When exhausted, cancer-fighting T cells may switch sides

Using flow cytometry, Dr Greg Delgoffe and Dr Paolo Vignali highlight that low oxygen environment of tumours can prompt exhausted T cells to suppress the immune system instead of combating cancer.

T Cell lymphocyte with receptors for cancer cell immunotherapy research 3D render

Cancer can often trigger T-cell exhaustion after forcing the body’s immune system to stay active to fight the disease, therefore causing T cells to lose their function of killing tumorous cells. In a new Nature Immunology study, University of Pittsburgh and UPMC Hillman Cancer Center, both US, researchers report that the low oxygen environment of tumours can prompt exhausted T cells to suppress the immune system instead of combating cancer.

“We often think about our immune system in absolutes: Certain types of cells are ‘good’ and some are ‘bad,’” said senior author Dr Greg Delgoffe. “The key takeaway from our work is that our immune system is critically sensitive to its local environment. In the right environment, cells typically thought to be anti-cancer can switch sides and work against us.”

The new study, which was led by Dr Paolo Vignali, also showed that targeting low oxygen levels reduced the suppressive nature of exhausted T cells and improved response to immunotherapy.

Delgoffe and Vignali elaborated on the study’s findings and how they could inform the next steps of developing therapies. The researchers used flow cytometry to validate CD39 expression.

What are exhausted T cells and what role do they play in cancer and other diseases?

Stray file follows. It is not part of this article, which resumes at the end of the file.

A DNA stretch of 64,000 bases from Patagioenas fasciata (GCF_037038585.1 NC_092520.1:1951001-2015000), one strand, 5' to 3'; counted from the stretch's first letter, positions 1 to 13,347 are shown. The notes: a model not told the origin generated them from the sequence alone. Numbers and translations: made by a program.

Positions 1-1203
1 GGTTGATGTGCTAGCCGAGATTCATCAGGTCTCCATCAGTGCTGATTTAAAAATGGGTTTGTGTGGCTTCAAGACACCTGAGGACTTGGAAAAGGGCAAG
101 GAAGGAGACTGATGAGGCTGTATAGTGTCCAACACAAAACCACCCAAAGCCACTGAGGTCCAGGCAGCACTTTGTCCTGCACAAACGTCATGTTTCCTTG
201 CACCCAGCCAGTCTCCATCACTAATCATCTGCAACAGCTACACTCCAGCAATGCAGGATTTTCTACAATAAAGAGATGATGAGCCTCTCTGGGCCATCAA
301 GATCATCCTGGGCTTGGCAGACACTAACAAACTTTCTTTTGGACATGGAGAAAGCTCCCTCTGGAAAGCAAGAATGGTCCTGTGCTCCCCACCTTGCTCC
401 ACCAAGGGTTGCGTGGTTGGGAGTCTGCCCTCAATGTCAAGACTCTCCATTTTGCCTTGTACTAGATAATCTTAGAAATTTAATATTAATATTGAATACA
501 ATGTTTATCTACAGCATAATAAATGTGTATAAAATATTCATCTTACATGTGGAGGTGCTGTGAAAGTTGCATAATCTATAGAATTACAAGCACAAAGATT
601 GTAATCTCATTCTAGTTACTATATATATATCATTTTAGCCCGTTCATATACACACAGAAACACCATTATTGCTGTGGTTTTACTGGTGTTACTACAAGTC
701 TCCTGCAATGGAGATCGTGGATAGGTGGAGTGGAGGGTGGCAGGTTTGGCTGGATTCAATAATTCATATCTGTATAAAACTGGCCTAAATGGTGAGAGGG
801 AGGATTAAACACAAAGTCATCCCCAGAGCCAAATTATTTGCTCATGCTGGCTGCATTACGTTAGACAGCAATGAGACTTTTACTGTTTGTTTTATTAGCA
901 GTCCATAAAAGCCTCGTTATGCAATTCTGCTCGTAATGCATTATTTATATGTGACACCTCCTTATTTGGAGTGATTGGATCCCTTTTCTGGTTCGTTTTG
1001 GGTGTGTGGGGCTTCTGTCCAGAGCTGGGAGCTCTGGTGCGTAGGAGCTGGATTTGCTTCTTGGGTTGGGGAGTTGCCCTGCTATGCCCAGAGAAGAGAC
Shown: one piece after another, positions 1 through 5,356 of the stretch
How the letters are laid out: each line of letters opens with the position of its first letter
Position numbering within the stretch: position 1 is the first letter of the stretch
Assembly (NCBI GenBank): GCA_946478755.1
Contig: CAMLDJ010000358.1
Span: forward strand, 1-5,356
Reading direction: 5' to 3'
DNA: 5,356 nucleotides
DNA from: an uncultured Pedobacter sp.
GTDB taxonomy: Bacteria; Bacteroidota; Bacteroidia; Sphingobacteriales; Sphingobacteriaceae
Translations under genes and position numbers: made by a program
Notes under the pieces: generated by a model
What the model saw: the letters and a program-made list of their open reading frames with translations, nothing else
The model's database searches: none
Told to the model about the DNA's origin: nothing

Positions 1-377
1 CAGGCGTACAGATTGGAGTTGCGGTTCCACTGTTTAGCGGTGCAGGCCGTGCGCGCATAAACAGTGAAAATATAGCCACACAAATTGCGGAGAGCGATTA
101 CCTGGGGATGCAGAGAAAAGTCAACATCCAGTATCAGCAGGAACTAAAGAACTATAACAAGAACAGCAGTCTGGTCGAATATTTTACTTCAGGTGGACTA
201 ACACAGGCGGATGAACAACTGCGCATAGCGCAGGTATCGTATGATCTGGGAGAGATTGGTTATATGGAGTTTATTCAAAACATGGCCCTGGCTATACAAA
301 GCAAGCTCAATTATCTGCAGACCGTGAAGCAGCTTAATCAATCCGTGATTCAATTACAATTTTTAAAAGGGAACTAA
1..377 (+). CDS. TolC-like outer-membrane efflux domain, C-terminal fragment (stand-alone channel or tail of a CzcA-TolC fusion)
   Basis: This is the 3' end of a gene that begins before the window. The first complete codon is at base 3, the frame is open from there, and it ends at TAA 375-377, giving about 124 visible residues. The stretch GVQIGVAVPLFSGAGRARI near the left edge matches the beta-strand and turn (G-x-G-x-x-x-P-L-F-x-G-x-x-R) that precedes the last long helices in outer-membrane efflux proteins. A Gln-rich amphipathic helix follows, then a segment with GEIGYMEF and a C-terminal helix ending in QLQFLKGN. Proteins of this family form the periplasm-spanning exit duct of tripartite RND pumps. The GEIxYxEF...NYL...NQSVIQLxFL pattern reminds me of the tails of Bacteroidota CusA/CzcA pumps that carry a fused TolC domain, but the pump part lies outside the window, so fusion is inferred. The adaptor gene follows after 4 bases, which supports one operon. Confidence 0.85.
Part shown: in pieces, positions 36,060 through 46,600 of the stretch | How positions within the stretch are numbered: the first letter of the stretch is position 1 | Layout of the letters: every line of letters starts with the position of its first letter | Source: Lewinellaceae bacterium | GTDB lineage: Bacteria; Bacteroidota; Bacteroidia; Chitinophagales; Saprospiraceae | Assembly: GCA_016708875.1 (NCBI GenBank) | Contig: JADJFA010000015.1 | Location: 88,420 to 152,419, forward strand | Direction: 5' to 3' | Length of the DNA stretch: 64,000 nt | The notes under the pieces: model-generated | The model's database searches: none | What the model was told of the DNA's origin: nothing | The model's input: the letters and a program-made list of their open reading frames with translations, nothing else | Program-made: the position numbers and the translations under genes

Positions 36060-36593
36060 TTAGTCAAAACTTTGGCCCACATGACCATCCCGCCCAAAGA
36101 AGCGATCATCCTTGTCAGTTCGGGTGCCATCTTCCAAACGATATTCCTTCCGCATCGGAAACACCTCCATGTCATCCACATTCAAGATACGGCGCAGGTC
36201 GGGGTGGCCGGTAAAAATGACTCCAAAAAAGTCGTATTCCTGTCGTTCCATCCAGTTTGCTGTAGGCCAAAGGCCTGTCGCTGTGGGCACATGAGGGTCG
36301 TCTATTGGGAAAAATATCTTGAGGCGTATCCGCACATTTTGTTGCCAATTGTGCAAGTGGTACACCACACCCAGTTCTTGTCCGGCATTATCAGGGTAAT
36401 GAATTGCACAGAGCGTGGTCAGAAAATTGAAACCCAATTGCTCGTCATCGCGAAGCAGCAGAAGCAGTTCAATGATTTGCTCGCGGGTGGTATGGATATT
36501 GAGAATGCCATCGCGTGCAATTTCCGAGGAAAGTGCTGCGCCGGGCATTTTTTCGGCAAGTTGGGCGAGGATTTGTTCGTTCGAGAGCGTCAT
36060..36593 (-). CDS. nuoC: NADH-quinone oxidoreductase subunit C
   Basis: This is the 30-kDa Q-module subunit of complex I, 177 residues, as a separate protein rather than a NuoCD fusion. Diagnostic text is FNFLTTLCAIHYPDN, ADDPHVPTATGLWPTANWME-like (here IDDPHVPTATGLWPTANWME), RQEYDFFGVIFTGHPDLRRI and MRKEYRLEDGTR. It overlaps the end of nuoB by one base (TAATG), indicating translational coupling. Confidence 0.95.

Delgoffe: Exhausted T cells are the soldiers of our immune system that have been fighting their battle with cancer constantly and without rest. Our immune system uses T cells to find and kill abnormal cells, such as those that are cancerous or virally infected, and they are built to continue fighting until every abnormal cell is removed. But in diseases like cancer, where cancerous cells keep pace with the immune system, T cells can fail at their job, and abnormal cells stick around. As T cells keep fighting these cancerous cells, they get progressively worse and worse at their job.

Vignali: Exhausted T cells are an adaptive response to too much “signal.” These signals can come from pathologic sources, such as a cancer or a virus, but they also arise in healthy tissue, so we find exhausted T cells in autoimmune disease, where the immune system inappropriately attacks the host, and in the placenta where the mother’s immune system adapts to the growing foetus. In these settings, T cell exhaustion is a good thing: It helps control unwanted damage by activated T cells.

What did you learn about exhausted T cells in this new study?

Delgoffe: As exhausted T cells no longer do their job of killing cancer cells well, they have become the target of immune-based therapies for cancer. The idea is that if we can reinvigorate them, they will effectively kill cancer cells again. What we learned in our study is that when exhausted T cells enter tumours, they do not just become less functional themselves; they change the environment around them to actively turn off other cells nearby. In other words, exhausted T cells are not just failing to work for us; they are actively working against us.